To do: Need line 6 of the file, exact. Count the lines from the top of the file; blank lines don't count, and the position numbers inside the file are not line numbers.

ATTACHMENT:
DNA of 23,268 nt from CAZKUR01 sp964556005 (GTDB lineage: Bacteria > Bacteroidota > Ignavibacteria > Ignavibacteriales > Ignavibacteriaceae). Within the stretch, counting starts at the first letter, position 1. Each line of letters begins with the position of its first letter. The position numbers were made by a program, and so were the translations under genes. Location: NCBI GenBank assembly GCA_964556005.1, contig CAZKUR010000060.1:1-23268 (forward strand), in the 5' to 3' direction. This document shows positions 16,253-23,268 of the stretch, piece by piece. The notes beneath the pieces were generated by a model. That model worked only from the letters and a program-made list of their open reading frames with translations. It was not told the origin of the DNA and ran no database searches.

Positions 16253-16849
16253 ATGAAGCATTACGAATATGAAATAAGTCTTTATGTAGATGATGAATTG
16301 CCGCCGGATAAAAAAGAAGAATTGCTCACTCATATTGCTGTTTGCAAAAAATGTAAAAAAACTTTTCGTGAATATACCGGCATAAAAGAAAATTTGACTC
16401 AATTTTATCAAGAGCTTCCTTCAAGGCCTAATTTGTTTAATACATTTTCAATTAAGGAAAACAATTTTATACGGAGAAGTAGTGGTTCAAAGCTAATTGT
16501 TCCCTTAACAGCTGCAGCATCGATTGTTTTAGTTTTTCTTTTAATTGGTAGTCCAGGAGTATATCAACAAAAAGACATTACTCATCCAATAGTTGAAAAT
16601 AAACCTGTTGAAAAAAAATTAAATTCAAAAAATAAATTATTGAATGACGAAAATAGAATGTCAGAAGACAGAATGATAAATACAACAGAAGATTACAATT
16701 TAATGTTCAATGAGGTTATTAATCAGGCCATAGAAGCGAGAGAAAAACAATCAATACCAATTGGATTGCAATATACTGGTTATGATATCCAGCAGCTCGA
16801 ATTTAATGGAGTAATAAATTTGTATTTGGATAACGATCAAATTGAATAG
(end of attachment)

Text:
16501 TCCCTTAACAGCTGCAGCATCGATTGTTTTAGTTTTTCTTTTAATTGGTAGTCCAGGAGTATATCAACAAAAAGACATTACTCATCCAATAGTTGAAAAT